First reported here, Xeni Jardin, "Lavabit, Email Service Snowden Reportedly Used, Abruptly Shuts Down," Boing Boing, August 8, 2013, The Guardian added a good bit to the story: "The email service reportedly used by surveillance whistleblower Edward Snowden abruptly shut down on Thursday [Aug. 8] after its owner cryptically announced his refusal to become 'complicit in crimes against the American people.' Lavabit, an email service that boasted of its security features and claimed 350,000 customers, is no more, apparently after rejecting a court order for cooperation with the US government to participate in surveillance on its customers. It is the first such company known to have shuttered rather than comply with government surveillance." Spencer Ackerman, "Lavabit email service abruptly shut down citing government interference," The Guardian, August 9, 2013.
Comments on the Guardian's story, almost exclusively supportive, increased another couple of hundred while I wrote this. You can go directly to them here.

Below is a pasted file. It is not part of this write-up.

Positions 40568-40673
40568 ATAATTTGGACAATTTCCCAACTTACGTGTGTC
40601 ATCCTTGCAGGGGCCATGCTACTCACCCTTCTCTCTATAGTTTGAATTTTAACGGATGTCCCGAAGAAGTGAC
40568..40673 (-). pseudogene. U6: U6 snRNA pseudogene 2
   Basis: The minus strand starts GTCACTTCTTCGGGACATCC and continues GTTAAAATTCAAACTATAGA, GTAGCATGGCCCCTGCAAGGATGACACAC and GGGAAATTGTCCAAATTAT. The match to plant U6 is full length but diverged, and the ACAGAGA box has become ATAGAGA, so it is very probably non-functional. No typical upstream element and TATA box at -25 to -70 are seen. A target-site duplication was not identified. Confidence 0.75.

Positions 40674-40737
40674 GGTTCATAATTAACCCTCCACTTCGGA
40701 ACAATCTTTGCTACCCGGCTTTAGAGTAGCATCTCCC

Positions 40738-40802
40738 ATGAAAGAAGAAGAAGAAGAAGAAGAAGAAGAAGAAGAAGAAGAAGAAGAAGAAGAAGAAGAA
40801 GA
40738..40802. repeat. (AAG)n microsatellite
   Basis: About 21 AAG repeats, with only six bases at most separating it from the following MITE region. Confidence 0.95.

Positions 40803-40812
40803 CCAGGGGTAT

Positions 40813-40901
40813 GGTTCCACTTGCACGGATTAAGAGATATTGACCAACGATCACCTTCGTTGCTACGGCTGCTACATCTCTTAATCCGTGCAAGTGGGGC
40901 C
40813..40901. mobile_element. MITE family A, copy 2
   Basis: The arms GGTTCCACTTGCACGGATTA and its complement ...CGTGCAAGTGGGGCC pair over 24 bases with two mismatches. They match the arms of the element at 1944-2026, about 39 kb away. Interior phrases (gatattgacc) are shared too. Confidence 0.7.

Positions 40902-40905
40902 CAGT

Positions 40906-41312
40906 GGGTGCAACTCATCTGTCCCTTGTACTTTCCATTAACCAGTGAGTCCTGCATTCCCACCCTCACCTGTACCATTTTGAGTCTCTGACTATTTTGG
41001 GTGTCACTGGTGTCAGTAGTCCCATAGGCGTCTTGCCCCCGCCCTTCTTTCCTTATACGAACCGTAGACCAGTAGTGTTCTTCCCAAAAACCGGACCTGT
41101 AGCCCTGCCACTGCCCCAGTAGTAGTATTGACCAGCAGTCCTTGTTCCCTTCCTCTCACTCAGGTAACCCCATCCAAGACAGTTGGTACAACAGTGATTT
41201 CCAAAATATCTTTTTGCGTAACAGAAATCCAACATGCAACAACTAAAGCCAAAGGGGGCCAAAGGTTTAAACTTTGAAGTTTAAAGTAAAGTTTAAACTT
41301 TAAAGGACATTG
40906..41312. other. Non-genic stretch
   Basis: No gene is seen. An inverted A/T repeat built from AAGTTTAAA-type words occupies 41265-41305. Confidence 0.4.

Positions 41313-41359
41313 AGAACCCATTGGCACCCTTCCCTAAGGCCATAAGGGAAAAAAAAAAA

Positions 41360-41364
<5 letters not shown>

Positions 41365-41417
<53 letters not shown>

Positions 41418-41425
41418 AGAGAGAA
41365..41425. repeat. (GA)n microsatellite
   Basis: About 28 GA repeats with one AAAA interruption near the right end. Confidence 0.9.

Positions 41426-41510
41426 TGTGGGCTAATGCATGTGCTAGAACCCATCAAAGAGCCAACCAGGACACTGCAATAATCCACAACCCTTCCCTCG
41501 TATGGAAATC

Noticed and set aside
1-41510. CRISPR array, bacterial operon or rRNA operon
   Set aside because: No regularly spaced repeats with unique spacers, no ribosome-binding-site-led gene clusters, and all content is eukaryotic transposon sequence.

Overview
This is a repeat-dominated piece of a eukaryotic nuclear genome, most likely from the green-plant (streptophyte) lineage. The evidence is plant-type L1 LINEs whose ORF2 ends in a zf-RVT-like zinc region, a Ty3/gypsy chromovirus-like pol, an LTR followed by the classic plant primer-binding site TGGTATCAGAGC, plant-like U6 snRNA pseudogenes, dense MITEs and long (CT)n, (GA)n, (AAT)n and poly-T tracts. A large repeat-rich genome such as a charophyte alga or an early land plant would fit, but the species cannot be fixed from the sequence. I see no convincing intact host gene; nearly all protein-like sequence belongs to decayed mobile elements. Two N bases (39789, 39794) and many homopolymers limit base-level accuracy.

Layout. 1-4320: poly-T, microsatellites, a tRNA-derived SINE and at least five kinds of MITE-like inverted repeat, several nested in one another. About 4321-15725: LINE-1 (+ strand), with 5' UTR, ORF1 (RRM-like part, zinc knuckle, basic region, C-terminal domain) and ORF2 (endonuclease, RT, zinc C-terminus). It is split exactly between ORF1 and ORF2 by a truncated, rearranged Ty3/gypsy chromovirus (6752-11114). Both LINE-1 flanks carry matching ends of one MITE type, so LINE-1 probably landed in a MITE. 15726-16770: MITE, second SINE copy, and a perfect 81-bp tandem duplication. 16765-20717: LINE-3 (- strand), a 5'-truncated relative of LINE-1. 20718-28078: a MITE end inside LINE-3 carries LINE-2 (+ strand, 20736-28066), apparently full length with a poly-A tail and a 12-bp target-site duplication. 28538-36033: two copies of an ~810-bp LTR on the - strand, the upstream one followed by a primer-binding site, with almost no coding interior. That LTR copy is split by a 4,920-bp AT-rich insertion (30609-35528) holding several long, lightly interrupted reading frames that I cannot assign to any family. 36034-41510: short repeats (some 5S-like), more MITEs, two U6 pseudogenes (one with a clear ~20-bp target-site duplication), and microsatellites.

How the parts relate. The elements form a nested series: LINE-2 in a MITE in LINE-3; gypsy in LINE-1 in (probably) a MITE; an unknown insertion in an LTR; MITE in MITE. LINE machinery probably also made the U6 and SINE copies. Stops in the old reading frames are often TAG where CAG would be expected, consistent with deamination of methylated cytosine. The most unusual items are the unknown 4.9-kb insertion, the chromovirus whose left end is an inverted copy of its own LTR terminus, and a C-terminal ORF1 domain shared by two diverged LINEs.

The New York Times, also had a report, including Silent Circle's voluntary shut down: "A Texas-based company called Lavabit, which was reportedly used by Edward J. Snowden, announced its suspension Thursday afternoon, citing concerns about secret government court orders. By evening, Silent Circle, a Maryland-based firm that counts heads of state among its customers, said it was following Lavabit’s lead and shutting its e-mail service as a protective measure. Taken together, the closures signal that e-mails, even if they are encrypted, can be accessed by government authorities and that the only way to prevent turning over the data is to obliterate the servers that the data sits on." Somini Sengupta, "Two Providers of Secure E-Mail Shut Down," New York Times/Bits, August 8, 2013.